Facial Biometrics

Facial biometrics is a broad umbrella term that encompasses both facial recognition and facial authentication. Facial biometrics are ways to authenticate a user’s identity based on their face. Facial biometric software captures, analyzes and verifies identities via comparison to either a database (recognition) or single photograph (authentication). The technology accomplishes this by collecting unique biometric data of each person.

Two prominent technologies used today fall under the category of Facial Biometrics–facial recognition and facial authentication. 

This area of biometric technology has impressive use cases that are only growing more prominent by the day, with clear benefits provided by each of these distinct Facial Biometrics approaches. 

What Is Facial Biometrics?

Facial Biometrics is a broad umbrella term that encompasses both facial recognition and facial authentication. Facial Biometrics are ways to authenticate a user’s identity based on measuring and analyzing their facial features, including: 

  • Size and shape of eyes
  • Distance between eyes
  • Width and curvature of the mouth
  • Notable facial features
  • Position of the ears
  • Shape of the hairline
  • Shape of the cheekbones
  • Jaw structure/shape

The main applications of Facial Biometrics include: 

  • Identification (Facial Recognition): To identify individuals by comparing captured facial features against a database of stored facial templates 
  • Authentication (Facial Authentication): To verify an individual’s identity, allowing access to secure areas, devices, or systems

How Does Facial Biometrics Work?

Facial biometric software captures, analyzes, and verifies identities via comparison to either a database (recognition) or a single photograph (authentication). 

The technology accomplishes this by collecting unique biometric data of each person and analyzing the unique patterns and geometry of their facial features. The digital mapping of each person’s facial features can then be used for authentication or recognition purposes, depending on the exact scenario. 

What Is Facial Recognition?

Facial recognition is a biometric authentication category that uses a “one-to-many” system, where a system detects and locates the image of a face, captures and analyzes it, then converts it to data so it can be compared against a database of known faces.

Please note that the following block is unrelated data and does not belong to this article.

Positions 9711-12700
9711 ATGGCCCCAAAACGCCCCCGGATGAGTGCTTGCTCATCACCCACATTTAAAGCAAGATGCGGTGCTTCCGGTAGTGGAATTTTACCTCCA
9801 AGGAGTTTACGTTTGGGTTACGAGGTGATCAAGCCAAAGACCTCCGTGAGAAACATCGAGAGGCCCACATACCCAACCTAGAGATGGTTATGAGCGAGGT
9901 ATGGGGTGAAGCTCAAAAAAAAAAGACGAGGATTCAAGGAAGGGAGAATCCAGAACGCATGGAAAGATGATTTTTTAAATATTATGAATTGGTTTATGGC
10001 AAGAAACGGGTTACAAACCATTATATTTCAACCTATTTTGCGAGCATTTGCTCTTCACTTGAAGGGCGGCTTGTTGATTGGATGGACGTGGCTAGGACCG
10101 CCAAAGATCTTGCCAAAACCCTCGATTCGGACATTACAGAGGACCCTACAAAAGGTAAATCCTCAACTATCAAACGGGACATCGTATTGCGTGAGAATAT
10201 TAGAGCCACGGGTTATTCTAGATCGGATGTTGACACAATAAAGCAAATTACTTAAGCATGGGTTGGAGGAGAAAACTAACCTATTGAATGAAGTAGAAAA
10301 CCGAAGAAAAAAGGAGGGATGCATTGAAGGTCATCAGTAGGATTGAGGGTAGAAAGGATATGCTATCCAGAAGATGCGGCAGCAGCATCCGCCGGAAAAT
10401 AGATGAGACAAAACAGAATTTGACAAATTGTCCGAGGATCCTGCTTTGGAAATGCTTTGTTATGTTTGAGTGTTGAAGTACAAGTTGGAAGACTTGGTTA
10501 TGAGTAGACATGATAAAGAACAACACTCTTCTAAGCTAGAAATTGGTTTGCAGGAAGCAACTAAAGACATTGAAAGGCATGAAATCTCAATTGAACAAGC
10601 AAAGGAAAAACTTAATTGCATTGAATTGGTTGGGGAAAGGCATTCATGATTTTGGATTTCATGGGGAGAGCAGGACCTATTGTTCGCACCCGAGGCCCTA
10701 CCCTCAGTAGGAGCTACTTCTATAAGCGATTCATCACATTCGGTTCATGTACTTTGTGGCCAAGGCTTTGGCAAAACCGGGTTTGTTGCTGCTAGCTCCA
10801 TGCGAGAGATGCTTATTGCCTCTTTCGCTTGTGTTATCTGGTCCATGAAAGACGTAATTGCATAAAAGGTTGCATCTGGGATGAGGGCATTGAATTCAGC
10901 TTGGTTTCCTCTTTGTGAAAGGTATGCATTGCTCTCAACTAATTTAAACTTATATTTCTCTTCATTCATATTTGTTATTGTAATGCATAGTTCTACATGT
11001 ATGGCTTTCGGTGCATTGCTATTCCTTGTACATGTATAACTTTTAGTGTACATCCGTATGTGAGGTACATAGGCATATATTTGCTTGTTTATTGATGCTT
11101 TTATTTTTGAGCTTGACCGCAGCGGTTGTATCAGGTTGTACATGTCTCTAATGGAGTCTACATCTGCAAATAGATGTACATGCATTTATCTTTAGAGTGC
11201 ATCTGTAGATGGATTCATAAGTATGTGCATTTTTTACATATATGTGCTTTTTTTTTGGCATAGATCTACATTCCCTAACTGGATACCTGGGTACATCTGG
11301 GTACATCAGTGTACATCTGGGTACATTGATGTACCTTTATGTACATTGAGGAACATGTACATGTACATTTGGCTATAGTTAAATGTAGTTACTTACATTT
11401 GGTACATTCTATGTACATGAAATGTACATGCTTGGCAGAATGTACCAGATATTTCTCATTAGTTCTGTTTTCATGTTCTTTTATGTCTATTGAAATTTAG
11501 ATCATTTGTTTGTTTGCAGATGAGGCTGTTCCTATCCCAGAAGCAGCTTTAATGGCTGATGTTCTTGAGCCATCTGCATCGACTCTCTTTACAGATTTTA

Typically, facial recognition is applied by law enforcement agencies to seek a match for potential suspects or witnesses out of a crowd of people. 

What Is Facial Authentication?

Different from facial recognition, facial authentication, or facial verification, is a form of identity verification and Facial Biometrics based on “one-to-one” matching technology, mostly used for account protection and security. 

In this context, someone gives consent for their face to be used as a verified image or identity source for a given system, network, or device, similar to an ID card or passport. Then, future attempts to access the desired location will require the user’s face to be scanned and compared against the stored verified face before being granted access. If the system determines there is not a match, the user will not be able to gain access. 

In practice, this is commonly used on mobile devices and other electronics today to secure the device and offer a more streamlined experience compared to using a password log-in or entry. 

What Is the Difference Between Facial Recognition and Facial Authentication?

There are quite a few similarities between facial recognition and facial authentication since they both fall under the Facial Biometrics category. However, there are some important differences between the two that we will now discuss in further detail: